Name: Count Dracula
D.O.B: 1428
Place of birth: Transylvania
Physical Description (Photo Optional):

Vlad Țepeș of the House of Drăculești (AKA Vlad the Impaler, AKA Count Dracula, AKA Mr De Ville, AKA The Caped Crusader) is arguably the world’s most famous vampire and had a profound affect on both human and vampire history.A true polymath who lived many lives, Dracula was at various times a soldier, statesman, prince, real estate developer, film director and civil rights campaigner, as well as one of the most powerful vampires to have ever existed.The extraordinary life of Vlad Dracula began in 1428 during a time of great upheaval and bloodshed. The second son of Wallachian ruler Vlad Dracul, as a teenager Vlad and his brother Radu were held as hostages of the Ottoman Empire in the fortress of Eğrigöz to secure their father’s loyalty.Whilst he was imprisoned Dracula’s father and eldest brother were murdered by Wallachian boyars and following Dracula’s return from exile he quickly and ruthlessly set about reclaiming the throne and taking revenge on those who murdered his family.

Dracula’s revenge was swift and brutal: thousands of boyars were impaled on wooden spikes, and when Dracula heard the Transylvanian Saxons were defying him he inflicted the same carnage on them, impaling men, women and children.

Following his years of imprisonment and the murder of his family Dracula had come to believe that strength was all that mattered and his reign became increasingly brutal. Dracula would punish perceived slights or disloyalty with torture and mass executions, growing ever more cruel and arrogant.

When the Ottoman Sultan Mehmed II demanded one thousand Transylvanian boys be given up to be raised as Janissaries Dracula refused. When the Ottomans came to take the children of Transylvania Dracula slaughtered the soldiers to a man and then marched upon the Ottoman stronghold of Giurgiu, using his fluent Turkish and knowledge gained during his imprisonment to trick his way inside the fortress.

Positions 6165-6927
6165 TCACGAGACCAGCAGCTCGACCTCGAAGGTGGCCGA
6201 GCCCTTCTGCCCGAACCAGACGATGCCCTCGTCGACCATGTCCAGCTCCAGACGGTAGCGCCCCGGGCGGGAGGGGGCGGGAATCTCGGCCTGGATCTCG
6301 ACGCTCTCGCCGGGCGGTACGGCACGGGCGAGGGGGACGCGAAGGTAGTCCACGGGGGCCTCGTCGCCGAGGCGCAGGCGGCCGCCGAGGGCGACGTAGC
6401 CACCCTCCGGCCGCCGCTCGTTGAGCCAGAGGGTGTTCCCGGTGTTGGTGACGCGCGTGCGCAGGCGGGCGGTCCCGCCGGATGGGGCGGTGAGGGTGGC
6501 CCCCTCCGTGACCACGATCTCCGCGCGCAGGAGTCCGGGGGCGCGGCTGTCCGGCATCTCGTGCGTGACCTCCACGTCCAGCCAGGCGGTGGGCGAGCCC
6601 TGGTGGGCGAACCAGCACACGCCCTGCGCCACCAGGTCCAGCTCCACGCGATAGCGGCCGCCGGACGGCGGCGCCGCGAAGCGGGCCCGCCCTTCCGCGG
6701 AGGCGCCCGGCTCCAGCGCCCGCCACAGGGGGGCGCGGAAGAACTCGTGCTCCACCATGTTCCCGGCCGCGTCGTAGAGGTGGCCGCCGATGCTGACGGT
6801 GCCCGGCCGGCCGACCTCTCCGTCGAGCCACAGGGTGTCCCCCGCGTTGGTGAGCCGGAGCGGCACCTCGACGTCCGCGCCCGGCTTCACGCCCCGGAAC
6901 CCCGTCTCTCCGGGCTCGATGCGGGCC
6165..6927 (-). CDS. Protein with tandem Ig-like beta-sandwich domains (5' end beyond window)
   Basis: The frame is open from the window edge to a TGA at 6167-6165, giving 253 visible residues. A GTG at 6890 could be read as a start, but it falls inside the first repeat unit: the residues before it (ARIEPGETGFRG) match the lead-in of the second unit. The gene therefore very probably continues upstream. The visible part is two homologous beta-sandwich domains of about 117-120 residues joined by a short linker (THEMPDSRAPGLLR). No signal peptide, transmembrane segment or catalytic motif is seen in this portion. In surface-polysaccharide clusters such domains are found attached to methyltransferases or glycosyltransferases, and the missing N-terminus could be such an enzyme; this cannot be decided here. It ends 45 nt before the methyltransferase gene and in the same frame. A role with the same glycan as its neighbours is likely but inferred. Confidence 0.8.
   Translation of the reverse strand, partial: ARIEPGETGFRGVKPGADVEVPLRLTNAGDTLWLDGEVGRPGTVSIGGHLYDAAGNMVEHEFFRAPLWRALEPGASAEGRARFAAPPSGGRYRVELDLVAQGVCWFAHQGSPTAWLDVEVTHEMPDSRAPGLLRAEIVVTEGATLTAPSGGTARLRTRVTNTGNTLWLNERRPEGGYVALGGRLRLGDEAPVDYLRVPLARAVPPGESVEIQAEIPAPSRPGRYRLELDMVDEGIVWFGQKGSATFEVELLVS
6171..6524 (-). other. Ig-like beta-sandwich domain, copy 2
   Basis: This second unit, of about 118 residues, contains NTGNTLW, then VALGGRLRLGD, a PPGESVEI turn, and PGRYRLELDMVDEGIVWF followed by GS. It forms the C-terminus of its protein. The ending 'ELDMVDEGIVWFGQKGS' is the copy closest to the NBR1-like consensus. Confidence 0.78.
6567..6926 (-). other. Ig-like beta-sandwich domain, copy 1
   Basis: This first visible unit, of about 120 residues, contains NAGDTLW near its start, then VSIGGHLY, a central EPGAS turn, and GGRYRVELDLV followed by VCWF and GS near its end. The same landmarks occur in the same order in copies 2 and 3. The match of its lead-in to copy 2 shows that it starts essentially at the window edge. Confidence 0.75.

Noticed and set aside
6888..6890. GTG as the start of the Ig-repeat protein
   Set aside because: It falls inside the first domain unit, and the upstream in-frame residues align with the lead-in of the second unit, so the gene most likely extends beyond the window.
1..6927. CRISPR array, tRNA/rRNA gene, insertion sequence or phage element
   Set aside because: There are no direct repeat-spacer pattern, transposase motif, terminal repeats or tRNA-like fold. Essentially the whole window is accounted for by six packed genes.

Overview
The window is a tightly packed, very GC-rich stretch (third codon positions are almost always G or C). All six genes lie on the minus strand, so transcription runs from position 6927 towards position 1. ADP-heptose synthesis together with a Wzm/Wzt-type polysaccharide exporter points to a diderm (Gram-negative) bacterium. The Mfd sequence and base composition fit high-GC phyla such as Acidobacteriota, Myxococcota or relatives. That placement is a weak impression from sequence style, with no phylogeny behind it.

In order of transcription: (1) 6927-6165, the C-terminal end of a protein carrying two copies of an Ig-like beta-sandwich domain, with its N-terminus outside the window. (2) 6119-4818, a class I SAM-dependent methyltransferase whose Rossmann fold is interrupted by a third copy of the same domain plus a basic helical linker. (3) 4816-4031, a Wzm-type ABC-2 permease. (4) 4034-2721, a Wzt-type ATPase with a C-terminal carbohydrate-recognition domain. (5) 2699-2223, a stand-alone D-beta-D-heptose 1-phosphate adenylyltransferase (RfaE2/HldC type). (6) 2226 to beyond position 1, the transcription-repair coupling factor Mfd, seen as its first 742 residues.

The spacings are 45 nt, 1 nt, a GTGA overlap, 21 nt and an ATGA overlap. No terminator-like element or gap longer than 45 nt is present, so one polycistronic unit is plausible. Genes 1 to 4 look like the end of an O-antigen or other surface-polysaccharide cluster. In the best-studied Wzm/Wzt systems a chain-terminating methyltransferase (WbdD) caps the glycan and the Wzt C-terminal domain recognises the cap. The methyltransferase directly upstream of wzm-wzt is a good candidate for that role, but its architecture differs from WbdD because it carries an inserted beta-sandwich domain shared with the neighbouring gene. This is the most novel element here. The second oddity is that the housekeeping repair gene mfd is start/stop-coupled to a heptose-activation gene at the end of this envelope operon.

Mehmed II led an army of 150,000 against Wallachia to punish Dracula for his rebellion however Dracula continued to defy the sultan, adopting a scorched earth policy as his army fell back and personally breaking into the Ottoman camp in an attempt to capture or kill the sultan. The sultan managed to escape but Dracula left a forest of impaled corpses as a horrific warning to any who would make war open him.

However in 1462 Dracula was betrayed by his brother Radu, captured and taken to Constantinople. The betrayal by his brother filled Dracula with rage and he spent the time of his imprisonment plotting bloody revenge against all who had wronged him.

Whilst imprisoned Dracula befriended a fellow prisoner of the Ottomans by the name of Esteban Corazon de Ablo. Dracula learnt all he could from his cellmate about alchemy and magic, desperate to find a way of gaining the power to take vengeance against those who wronged him.

Against his better judgement the learned Esteban Corazon de Ablo revealed the secret of vampirism to Dracula, teaching him how dark primeval forces could be summoned but cautioning him that such forces were not to be toyed with.

Despite Esteban’s warnings Dracula became obsessed with the idea of harnessing such dark power and mounted a daring prison escape, fleeing Constantinople for the Carpathian mountains.